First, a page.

• Google Docs/Google Drive – AKA your press trip BFF. Load any spreadsheets, bio sheets, itineraries and other documents up, add approved editors and watch edits appear in real time… without having 50 back-and-forth emails. Isn’t that nice?
    • Preference sheet/head count sheet – This is like a press trip “master document.” Here, we will have all key information any given member of our team or our clients’ team may need at any time to plan the trip. Excel is a great platform to build this in, then – you guessed it – load it into Google Drive. At the very least, this should include all contact info for each attendee, information on their preferences and any health or dietary needs, their guest, their meal selections and their activity preferences. For the latter two, build a “total count” row into the bottom of the sheet – this makes interfacing with activity partners and building BEOs a much easier process.
    • Itinerary – Also like the Press Trip Bible. This is a very detailed timeline covering everything attendees can expect from their trip, right down to notes about driving times if they’re arriving separately and check-in tips for spa appointments. It will keep you, your team and your guests on track from day one to waving goodbye. We WOC-ers like to add each element of the itinerary into our smartphone calendars with a 30-minute warning so we can always be one step ahead.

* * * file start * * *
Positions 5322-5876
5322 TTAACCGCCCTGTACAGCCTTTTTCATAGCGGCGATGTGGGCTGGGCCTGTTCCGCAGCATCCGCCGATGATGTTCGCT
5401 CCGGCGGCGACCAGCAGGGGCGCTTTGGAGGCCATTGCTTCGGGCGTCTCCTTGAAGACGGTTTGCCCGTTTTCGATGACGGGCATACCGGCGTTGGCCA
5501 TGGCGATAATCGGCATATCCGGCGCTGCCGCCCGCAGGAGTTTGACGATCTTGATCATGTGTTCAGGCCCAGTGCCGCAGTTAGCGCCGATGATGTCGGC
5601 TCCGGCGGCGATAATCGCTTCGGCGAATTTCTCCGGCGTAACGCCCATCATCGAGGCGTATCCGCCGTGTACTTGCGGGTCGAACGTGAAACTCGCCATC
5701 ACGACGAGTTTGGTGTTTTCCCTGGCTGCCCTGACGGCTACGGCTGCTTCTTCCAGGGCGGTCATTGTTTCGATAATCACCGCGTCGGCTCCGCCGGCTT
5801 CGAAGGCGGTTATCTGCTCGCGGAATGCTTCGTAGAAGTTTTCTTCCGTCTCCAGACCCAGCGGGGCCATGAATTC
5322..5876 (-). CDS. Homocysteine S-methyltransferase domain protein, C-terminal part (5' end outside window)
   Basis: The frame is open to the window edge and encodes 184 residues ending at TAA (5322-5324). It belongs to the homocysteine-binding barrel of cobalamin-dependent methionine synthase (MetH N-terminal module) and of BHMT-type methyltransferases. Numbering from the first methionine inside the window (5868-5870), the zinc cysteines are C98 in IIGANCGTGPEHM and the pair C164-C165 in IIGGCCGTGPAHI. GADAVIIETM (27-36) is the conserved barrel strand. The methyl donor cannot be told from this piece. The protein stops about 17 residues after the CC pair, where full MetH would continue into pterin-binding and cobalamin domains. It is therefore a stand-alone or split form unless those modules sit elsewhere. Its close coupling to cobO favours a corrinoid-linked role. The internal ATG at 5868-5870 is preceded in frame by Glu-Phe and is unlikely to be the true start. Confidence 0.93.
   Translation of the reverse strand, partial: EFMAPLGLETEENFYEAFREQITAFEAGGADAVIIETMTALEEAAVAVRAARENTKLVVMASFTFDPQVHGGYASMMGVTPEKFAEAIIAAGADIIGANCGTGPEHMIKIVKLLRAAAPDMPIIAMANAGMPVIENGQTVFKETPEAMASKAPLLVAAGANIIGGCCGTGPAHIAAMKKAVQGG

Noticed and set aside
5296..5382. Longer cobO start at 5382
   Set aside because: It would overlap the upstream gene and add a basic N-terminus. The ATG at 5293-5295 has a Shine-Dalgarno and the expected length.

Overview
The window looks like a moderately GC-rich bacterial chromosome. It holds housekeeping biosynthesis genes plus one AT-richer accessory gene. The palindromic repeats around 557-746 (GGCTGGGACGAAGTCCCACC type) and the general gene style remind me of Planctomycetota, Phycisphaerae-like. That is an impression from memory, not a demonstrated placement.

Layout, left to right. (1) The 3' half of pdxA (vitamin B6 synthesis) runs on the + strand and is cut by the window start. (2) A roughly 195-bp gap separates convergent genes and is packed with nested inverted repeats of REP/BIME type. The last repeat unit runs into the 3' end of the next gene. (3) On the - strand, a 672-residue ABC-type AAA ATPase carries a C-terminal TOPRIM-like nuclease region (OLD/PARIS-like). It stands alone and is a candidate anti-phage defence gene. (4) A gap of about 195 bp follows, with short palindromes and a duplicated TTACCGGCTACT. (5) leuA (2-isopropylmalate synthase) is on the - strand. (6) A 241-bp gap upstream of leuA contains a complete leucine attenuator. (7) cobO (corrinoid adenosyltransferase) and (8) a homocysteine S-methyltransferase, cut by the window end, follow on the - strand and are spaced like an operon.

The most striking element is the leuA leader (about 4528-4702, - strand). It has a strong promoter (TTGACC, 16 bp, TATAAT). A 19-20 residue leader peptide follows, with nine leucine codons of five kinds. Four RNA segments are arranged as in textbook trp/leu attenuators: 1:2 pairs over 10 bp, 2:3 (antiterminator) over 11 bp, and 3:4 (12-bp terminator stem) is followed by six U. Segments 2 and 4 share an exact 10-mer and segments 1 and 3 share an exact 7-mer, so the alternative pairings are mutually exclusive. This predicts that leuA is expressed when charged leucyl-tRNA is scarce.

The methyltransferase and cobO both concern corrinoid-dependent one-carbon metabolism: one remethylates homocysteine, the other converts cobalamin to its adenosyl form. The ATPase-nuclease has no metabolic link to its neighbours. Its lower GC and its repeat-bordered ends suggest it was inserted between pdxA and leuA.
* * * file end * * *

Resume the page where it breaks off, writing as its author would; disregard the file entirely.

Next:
4. Be a social butterfly – As a PR pro, you are on a fam trip to represent your client partner, guide the trip and act as a go-to source for information, but in reality, you’re the chief entertainer, too. You will be the person these folks will see the most over two, three, sometimes six or seven days, and it is your job to make sure they all feel welcome and are having fun. When everyone arrives, get them all introduced to one another (including their guests) – and you should not have to refer to any notes for names or what outlet they’re from! During the first meet-and-greet with key members of your client partner’s team, introduce both parties with full names and titles. While at meals or driving in a group, make an effort to mix and mingle with different people. Sometimes, some attendees are much harder to connect with than others – resist the urge to stick with Chatty Cathy the whole trip through. It may be Silent Sue who has the most questions, is the most uncomfortable around groups or just needs some encouragement to open up.
  5. Be a human clock – Real talk… media attendees are rarely keeping track of the time and itinerary while on press trips. Which is fine, since they’re there for the experience. PR pros, however, need to be on schedule at all times. During activities, keep an eye on the time and give updates (“Hey, guys, we have about 20 more minutes in this location. Is there anything else you need to see or photograph before we prepare to move on?”) – this can even mean politely urging a tour guide along, or pulling a chef aside in advance of a big meal to remind him or her of your after-dinner itinerary. If sending people off on free time before another set of activities, and during the last get-together of the evening, remind people of the time and location of their next scheduled stop. It might seem like a lot of “hovering,” but you’ll be surprised how quickly people forget when dinner is or where they need to check it for their morning horseback ride after a full day.

Putting together a winning press trip takes much more than following a few guidelines, but these are a great place to start. Hospitality PR pros, what other tips would you share after running trips of your own?

To learn more about (W)right On’s hospitality PR team, results and capabilities, check out WrightOnComm.com/Hospitality.